The subject of today’s Meet the Roaster is Butterworth & Son, a Suffolk roaster with a long pedigree and a name that’s as well known (locally) for its tea as for its coffee. Butterworth & Son was catapulted to fame in specialty coffee circles with the success that Howard Barwick had with its coffee in the 2012 UK Barista Championship (UKBC), another example of the beneficial impact of barista competitions on the industry.
These days, Butterworth & Son has a national (coffee) reputation, roasting up to 20 different green beans at a time on a new, 12kg Diedrich roaster. Predominantly, these go into espresso blends, but about 30% of the output is single-origin coffees, all of which is available to buy on-line.
Butterworth & Son hasn’t forgotten its roots, both in terms of product (tea still plays a major role in the company) and geography. As well as its roastery in an industrial estate in Bury St Edmunds, it has recently opened a café, Guat’s Up! (named after its bespoke espresso blend of two Guatemalan coffees) in the town and Butterworth & Son is committed to improving the quality of the local speciality coffee market.
You can read more of my thoughts after the gallery.
I met up with Rob Butterworth (the son in Butterworth & Son) over the summer last year while visiting Norwich on behalf of Caffeine Magazine. I’m grateful to Alex of Strangers Coffee House, who not only acted as my guide around Norwich, but who also drove me over to Bury St Edmunds to see Butterworth & Son, thus saving me an interesting train trip. Whenever you put Alex in close proximity to an espresso machine, a grinder (or three) and a ready supply of beans, you’ll find yourself provided with a constant supply of coffee, so over a cup or two (or three), Rob told me the story of Butterworth & Son before giving me a tour of the roastery.
Rob’s father worked in Kenyan and, returning to Bury St Edmunds, started a tobacconist, quickly moving to stocking loose-leaf tea and coffee. That was over 25 years ago and these days, Rob carries on the name and tradition with Butterworth & Son. Starting out with tea, Butterworth & Son made its name with the “Bury Blend”, specifically formulated for the area’s hard water (coffee geeks are not the only ones who worry about the quality of their water!).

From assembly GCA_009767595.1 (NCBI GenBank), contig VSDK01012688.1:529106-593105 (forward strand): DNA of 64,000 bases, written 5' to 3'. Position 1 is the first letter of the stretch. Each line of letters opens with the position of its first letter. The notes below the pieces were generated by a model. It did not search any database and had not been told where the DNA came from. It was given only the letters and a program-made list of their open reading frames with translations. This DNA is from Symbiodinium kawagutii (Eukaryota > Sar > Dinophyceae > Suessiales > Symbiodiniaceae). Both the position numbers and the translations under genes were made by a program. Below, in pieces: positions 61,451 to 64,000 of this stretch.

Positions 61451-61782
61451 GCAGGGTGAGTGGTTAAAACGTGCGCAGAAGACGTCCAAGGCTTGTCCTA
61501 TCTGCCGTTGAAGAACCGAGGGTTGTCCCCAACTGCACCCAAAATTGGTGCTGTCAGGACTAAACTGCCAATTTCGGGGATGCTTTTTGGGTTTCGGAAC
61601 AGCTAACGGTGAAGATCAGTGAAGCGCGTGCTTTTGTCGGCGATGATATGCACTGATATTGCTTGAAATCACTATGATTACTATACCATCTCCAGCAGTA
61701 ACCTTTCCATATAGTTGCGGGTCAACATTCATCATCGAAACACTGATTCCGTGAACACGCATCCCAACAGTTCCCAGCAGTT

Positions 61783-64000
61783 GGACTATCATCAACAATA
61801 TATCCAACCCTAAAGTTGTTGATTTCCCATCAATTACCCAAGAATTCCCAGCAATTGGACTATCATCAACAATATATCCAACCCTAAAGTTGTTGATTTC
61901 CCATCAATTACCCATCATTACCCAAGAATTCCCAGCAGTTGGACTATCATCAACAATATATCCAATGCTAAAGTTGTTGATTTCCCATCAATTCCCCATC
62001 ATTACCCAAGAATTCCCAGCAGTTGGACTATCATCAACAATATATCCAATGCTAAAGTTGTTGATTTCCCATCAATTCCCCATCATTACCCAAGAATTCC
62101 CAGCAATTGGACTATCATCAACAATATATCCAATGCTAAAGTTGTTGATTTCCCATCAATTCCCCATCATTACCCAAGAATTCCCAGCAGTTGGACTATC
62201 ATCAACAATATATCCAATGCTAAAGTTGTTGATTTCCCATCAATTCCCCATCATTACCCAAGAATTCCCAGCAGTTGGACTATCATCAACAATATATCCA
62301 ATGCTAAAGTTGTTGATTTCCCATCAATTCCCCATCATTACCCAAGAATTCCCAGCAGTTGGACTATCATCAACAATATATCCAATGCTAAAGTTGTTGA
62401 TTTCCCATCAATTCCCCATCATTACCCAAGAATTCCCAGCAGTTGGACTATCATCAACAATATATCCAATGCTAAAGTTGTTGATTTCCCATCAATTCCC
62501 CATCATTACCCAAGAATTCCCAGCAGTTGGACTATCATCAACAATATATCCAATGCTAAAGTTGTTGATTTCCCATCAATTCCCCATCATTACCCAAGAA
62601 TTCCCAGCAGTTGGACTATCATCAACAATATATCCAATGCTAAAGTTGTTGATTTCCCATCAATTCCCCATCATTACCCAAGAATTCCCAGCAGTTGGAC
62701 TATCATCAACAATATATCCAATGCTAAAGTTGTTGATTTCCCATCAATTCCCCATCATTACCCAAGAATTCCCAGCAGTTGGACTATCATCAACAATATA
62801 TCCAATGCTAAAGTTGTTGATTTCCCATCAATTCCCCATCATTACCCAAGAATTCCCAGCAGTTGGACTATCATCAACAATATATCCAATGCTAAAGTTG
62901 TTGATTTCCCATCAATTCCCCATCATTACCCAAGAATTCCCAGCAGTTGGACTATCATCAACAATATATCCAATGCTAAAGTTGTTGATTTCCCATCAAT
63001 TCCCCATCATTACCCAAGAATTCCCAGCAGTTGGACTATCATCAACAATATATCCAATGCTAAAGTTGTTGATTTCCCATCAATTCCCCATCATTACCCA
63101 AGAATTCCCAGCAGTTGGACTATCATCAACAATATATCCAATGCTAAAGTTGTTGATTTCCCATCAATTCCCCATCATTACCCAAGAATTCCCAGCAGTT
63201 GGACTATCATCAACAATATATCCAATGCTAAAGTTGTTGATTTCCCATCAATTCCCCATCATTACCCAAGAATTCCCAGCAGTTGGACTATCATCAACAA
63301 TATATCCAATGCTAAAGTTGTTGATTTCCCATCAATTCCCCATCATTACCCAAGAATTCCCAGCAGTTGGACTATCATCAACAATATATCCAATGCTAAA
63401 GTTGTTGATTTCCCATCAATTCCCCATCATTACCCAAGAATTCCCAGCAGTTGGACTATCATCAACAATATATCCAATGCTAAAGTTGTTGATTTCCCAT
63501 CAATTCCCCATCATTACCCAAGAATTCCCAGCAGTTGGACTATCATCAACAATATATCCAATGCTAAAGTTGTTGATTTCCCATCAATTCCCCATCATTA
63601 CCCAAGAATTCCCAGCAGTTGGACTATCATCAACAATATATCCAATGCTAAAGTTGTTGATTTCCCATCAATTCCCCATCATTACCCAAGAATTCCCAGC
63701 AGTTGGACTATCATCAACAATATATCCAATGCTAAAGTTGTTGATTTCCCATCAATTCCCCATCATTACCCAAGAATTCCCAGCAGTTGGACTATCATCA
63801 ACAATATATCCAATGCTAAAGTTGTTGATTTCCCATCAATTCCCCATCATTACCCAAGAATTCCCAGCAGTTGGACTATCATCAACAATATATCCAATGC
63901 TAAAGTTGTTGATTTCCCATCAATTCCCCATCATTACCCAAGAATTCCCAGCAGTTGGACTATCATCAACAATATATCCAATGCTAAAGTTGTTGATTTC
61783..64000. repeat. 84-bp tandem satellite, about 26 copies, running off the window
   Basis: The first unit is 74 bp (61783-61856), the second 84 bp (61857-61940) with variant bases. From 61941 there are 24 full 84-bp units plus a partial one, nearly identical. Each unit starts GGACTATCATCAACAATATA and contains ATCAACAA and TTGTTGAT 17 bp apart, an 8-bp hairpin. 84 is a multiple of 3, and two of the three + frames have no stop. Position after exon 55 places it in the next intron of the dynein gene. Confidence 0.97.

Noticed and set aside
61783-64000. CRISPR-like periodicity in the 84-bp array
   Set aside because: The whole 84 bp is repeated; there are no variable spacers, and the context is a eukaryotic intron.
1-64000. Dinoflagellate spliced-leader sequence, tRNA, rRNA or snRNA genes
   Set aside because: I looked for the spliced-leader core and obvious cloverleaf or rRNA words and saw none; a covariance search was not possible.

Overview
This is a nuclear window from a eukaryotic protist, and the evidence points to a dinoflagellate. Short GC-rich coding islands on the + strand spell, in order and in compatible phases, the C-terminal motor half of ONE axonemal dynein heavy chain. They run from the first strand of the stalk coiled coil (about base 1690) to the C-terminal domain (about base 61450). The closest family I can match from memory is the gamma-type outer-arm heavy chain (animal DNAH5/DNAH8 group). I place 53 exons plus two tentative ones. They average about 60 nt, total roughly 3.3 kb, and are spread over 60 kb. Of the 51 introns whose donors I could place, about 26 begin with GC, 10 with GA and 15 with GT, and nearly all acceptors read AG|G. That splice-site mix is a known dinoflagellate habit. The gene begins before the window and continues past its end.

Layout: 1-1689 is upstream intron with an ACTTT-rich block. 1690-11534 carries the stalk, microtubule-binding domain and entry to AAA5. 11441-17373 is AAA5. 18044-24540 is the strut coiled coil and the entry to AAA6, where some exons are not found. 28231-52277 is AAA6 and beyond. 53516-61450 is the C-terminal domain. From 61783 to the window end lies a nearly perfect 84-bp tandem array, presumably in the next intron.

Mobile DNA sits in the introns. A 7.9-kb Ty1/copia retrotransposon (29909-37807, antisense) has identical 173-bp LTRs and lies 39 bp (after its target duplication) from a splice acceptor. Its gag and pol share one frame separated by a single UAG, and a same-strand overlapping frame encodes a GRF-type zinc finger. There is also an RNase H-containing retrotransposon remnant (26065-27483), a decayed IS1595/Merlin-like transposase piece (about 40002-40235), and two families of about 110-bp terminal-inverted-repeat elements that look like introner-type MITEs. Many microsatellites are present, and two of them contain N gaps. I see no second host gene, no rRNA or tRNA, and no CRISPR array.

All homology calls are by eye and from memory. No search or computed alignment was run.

As business expanded, Butterworth & Son moved into coffee, Rob becoming increasingly interested in the provenance of the beans. In order to facilitate this, and in particular to improve traceability, Butterworth & Son started to roast its own beans in 2011. In 2012, Howard Barwick (now with Yorkshire power-house, Grumpy Mule), took Butterworth & Son’s Peru Tunki San Jorge coffee all the way to the UKBC finals, finishing third behind Maxwell Colonna-Dashwood (of Colonna & Small’s) and James Bailey (of Workshop Coffee). This provided a significant boost to sales, as did Butterworth & Son’s 4-Bean Espresso Blend being named the country’s top micro-roasted espresso in Issue 4 of Caffeine Magazine.
Things really took off that year and Butterworth & Son has seen steady growth since then. In January 2015, the old 5kg roaster was finally retired, replaced by a shiny 12kg Diedrich, which these days turns out around 150kg a day, five days a week. Despite this national success, Butterworth & Son is very much a local company, firmly rooted in its local community.
Although you can buy all of its coffee on-line, the majority of Butterworth & Son’s output is for the wholesale market, with 90% of this in the local Norfolk and Suffolk area. Like many independent roasters, Butterworth & Son is working hard to build the local market, selling high-quality coffee into non-speciality coffee settings such as pubs, where the focus is on good quality local food, which can then be let down by poor quality (and often non-local) coffee. Butterworth & Son is slowly changing this, with an emphasis on training and on-going support. In these endeavours, the tea side of the business (still a major component) helps immensely, giving Butterworth & Son instant name-recognition.
However, I’ll leave you with the coffee. We were drinking Guat’s Up!, a blend of two Guatemalan single-origin coffees, the result of a trip Rob took this time last year to origin in Antigua, Guatemala, part of on-going efforts to improve traceability and build relationships with producers and farmers. What’s Guat is a lovely, sweet, fruity coffee which goes particularly well in milk.
|1D BOLDERO ROAD • BURY ST EDMUNDS • SUFFOLK • IP32 7BS|
|https://butterworthandson.co.uk/||+44 (0) 1284 767969|
|Monday||08:00 – 17:30||Roaster||N/A|
|Tuesday||08:00 – 17:30||Seating||N/A|
|Wednesday||08:00 – 17:30||Food||N/A|
|Thursday||08:00 – 17:30||Service||N/A|
|Friday||08:00 – 17:30||Cards||N/A|
|Chain||No||Visits||7th July 2015|
If you liked this post, please let me know by clicking the “Like” button. If you have a WordPress account and you don’t mind everyone knowing that you liked this post, you can use the “Like this” button right at the bottom instead. [bawlu_buttons]
Don’t forget that you can share this post with your friends using the buttons below.